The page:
I've got some serious fatigue and it's bumming me out.
When I get "head's down" at work, I might be listening to my Sennheiser HD414 set for multiple stretches that are easily 1 hour+.
I tune out distractions.
So here's my setup at the office.
--> Spotify on my HP laptop -->
--> "Realtek High Definition Audio" drivers/soundcard (set at 16 bit 44100Hz cd quality) 1/8" out -->
--> Altec Lansing desktop speakers (it has a volume control knob and a 1/8" out which is handy) 1/8" out -->
--> Grado 1/8" to 1/4" mini extension cable -->
--> HD414 -->
--> my head.
Yesterday I passively listened to the following -
Toyamosu Hotei - ELECTRIC SAMURAI, at least 3 times it's a 45 minute album.
Daft Punk - Discovery, 2 and a half times.
Today, I put my cans on and hit play, (Discovery was still loaded), I almost instantly felt pain and took them off.
As I sit here writing, they hurt.
Not ringing, mind you, just pain.
Would "proper amplification" help me avoid problems from extended listening?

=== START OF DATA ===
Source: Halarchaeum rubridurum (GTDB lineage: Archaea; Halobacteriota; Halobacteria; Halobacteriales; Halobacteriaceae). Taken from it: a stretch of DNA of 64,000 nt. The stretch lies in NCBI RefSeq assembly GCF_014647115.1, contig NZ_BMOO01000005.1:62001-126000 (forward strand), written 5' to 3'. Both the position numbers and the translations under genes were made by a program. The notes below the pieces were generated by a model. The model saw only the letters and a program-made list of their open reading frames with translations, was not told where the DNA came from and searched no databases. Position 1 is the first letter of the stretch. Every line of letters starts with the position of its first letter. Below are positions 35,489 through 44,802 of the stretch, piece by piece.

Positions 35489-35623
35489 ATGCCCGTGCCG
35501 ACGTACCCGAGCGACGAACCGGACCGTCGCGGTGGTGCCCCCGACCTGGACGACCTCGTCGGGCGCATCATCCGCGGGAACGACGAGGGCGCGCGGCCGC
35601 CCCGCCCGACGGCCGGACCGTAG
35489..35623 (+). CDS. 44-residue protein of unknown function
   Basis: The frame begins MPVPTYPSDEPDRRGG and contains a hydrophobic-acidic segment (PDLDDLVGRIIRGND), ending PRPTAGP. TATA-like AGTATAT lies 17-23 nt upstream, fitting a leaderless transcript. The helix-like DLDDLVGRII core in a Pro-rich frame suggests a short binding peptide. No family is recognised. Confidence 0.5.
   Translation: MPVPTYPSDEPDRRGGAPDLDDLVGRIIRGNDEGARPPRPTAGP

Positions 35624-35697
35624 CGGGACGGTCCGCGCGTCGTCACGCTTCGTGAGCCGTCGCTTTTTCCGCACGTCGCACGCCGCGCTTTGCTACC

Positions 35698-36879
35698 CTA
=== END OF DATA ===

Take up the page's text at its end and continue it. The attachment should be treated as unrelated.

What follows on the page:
The other night my Stax were bothering me, too.
I was running them of my ipod Classic through a Dennon integrated amp (i.e. not a very impressive dedicated source or amp).
About a week ago, I had ANC headphones (Audio Technia and Sony; have to check models) on for the better part of a 14 hour flight for movies mostly. Aside from light soreness on the ear lobes themselves I had no fatigue.
So what gives?
Thanks for any input
Originally Posted by bigshot
Aside from mechanical issues of headphones not fitting one's noggin, listening fatigue is almost always a result of imbalanced frequency response. A narrow spike in the upper mids can be pretty much inaudible when listening to music, but it can cut into your ears like a knife. Cranking the treble can do it too, and that's easy to do if you have a little hearing loss at the top.